I am shocked by how there was no sound as the house on the corner went up in flames. I saw the plumes of white smoke and little tiny firework sounds. Even when the fire engines arrived they didn't have their sirens on. The head fireman must have been using a loud hailer to give instructions, but that was muted somehow. The engines had their motors running, but again this was just a low noise. The flames themselves went right up from the whole roof. They were not the yellow of a candle flame, but the orange, big colour of sheets of flame.
The people were ok. That was the 2nd piece of information each time we exchanged the news, first we'd explain which house it was that was on fire, then ask "What about the people?"
Without a fire brigade it would have spread from house to house downwind. There were lumps of thatch flying over the other houses, carried by the wind. There was a Great Fire in this village in Charles II's time, so our village has form.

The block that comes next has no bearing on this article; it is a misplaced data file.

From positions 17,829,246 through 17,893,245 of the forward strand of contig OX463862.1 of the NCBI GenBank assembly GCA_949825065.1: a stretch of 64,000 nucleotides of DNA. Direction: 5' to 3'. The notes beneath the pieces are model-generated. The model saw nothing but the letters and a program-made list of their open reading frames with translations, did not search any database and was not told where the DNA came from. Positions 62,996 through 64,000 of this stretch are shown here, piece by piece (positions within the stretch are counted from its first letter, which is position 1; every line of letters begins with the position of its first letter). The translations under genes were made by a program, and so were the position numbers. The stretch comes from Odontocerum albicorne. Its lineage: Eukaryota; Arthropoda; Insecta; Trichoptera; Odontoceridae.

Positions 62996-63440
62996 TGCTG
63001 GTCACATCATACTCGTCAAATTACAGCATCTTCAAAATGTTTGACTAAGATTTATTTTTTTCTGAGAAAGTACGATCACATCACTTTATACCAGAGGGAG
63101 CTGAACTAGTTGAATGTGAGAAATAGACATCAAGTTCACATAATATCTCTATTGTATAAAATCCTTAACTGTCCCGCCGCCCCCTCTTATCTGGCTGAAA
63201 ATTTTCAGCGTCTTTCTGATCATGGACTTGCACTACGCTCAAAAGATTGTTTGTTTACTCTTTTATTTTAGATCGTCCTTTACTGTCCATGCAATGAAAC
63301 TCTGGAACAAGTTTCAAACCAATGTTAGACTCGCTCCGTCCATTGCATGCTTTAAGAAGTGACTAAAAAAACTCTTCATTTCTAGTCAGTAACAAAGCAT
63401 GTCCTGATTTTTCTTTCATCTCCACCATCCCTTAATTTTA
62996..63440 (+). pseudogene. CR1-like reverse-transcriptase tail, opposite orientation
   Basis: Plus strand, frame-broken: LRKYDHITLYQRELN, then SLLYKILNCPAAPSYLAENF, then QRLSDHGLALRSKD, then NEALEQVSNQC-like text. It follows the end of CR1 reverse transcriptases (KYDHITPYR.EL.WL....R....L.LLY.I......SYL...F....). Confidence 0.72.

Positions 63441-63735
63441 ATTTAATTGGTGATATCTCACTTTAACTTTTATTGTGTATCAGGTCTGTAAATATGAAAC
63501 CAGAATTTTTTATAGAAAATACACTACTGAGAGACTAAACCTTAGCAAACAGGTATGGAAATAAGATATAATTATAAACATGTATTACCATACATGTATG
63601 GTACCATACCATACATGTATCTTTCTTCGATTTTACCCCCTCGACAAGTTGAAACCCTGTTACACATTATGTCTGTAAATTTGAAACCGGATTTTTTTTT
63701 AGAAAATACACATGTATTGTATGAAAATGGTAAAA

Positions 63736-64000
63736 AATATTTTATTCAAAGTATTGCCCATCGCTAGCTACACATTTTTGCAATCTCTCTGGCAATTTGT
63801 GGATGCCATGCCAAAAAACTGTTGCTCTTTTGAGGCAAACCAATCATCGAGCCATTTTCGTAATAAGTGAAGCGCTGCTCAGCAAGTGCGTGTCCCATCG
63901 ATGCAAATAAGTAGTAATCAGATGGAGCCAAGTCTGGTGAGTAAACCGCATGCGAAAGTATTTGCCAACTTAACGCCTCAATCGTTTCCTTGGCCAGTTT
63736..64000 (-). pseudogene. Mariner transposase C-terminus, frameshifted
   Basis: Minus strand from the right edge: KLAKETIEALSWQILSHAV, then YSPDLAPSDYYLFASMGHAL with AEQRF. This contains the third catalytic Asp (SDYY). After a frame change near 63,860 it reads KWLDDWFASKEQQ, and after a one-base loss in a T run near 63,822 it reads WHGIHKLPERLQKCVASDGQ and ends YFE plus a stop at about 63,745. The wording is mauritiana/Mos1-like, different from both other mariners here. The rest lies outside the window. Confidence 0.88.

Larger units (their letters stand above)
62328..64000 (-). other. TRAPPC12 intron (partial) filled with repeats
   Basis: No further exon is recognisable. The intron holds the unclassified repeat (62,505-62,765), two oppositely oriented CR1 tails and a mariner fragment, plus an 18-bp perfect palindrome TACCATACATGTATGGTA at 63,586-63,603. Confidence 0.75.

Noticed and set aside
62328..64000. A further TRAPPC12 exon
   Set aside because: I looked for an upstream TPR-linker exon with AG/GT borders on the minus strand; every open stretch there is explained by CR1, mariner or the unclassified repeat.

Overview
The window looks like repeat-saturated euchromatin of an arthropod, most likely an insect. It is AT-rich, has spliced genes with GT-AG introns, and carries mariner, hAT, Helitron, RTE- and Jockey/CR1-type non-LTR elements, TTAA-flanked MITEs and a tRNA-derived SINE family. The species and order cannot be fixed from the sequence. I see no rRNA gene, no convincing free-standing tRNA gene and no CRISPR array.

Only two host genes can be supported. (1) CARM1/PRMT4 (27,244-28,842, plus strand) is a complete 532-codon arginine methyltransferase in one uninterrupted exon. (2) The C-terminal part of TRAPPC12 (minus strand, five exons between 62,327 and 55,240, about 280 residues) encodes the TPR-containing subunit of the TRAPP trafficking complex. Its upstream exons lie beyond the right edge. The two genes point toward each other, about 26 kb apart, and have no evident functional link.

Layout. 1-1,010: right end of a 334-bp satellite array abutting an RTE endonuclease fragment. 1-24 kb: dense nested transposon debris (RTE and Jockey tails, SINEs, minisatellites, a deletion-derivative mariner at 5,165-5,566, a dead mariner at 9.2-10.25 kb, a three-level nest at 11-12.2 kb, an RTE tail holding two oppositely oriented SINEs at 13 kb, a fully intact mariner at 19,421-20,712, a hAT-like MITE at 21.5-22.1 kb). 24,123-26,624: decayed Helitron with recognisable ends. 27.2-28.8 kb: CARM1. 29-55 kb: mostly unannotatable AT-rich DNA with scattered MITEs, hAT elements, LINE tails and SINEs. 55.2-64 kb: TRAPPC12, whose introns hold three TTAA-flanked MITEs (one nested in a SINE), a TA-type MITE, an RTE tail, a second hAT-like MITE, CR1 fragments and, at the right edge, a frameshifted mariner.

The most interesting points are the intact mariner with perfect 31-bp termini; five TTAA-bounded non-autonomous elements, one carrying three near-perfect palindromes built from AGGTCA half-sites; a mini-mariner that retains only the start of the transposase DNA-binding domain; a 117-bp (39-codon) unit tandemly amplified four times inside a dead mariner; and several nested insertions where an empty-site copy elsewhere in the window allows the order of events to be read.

It is totally beyond my understanding or imagination to take in the concept of being without a home, or rather with a burnt out one. It is shocking to see how an event deeply affects one household, but the rest of us are left with intact ones. How unequal can life be? I suppose other sudden events strike less visibly, so the differences between our households are less visible, so less known about.
Even now there is a smoky smell near the house, but it is simply the smell of an everyday bonfire. It doesn't smell alarming, not plasticky or frightening. I find that very disturbing. I remember that there was a terrible smell in the Victoria Line platforms at King's Cross underground station in London after that escalator fire all those years ago. It seemed right that it was a different smell, thinking back. It matched the terrible events there.